Technology isn’t what’s holding mobile payments back

My colleague Kevin Fitchard that PayPal believes it has “cracked the mobile payments enigma” with a new offering that combines QR codes and PIN numbers to conduct transactions at the point of sale. Shoppers check in using the PayPal app to find out whether the store they’re in supports Payment Code, as the system is called; a QR code is then presented on the phone’s screen that can be read under the scanner to finalize the transaction at participating stores. PayPal is partnering with the credit card company Discover, which has a presence in 7 million retail locations in the U.S. alone.

PayPal claims its new system addresses two main hurdles in mobile payments: Getting retailers to install point-of-sale equipment in their stores, and training salespeople to use that equipment. And PayPal points out that Starbucks has enjoyed tremendous success with a similar system.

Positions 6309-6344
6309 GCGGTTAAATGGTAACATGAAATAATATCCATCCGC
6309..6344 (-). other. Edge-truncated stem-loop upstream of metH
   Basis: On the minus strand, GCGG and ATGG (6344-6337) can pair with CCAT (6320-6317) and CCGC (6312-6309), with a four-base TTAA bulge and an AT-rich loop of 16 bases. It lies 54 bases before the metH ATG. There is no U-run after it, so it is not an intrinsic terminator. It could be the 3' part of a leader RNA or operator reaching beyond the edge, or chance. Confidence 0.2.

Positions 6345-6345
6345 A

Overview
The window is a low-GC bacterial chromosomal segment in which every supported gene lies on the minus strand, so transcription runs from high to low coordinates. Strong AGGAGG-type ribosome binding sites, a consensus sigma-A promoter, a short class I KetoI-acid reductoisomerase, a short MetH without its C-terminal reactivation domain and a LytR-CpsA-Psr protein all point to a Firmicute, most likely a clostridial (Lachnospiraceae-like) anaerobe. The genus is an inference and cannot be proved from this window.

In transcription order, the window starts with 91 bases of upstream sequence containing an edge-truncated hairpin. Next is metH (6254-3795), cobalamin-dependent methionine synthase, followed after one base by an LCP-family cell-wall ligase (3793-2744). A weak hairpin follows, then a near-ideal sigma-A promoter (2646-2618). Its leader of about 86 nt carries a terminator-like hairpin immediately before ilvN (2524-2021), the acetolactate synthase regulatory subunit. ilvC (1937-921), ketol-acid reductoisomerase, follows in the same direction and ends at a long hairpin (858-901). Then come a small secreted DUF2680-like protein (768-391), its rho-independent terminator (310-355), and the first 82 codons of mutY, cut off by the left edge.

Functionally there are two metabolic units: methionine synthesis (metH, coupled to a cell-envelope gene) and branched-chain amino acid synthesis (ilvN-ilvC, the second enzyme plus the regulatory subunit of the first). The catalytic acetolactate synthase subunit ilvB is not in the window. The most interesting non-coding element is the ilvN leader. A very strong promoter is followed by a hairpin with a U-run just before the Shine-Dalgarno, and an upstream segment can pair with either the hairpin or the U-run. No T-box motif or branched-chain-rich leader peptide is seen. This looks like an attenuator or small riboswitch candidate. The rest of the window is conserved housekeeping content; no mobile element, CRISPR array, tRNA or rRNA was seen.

But I think the biggest key to Starbucks’ success in mobile payments is in how well its system is integrated with its loyalty program. The app links automatically to the company’s Rewards program, making it easy to track their purchases and redeem freebies. PayPal may be on the right track in using QR codes, which are supported by most handsets and don’t require huge investments from retailers, but it must work with retailers to give customers reasons to use its system rather than credit cards or cash.

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Colin Gibbs

Colin Gibbs

Mobile Curator Gigaom Network

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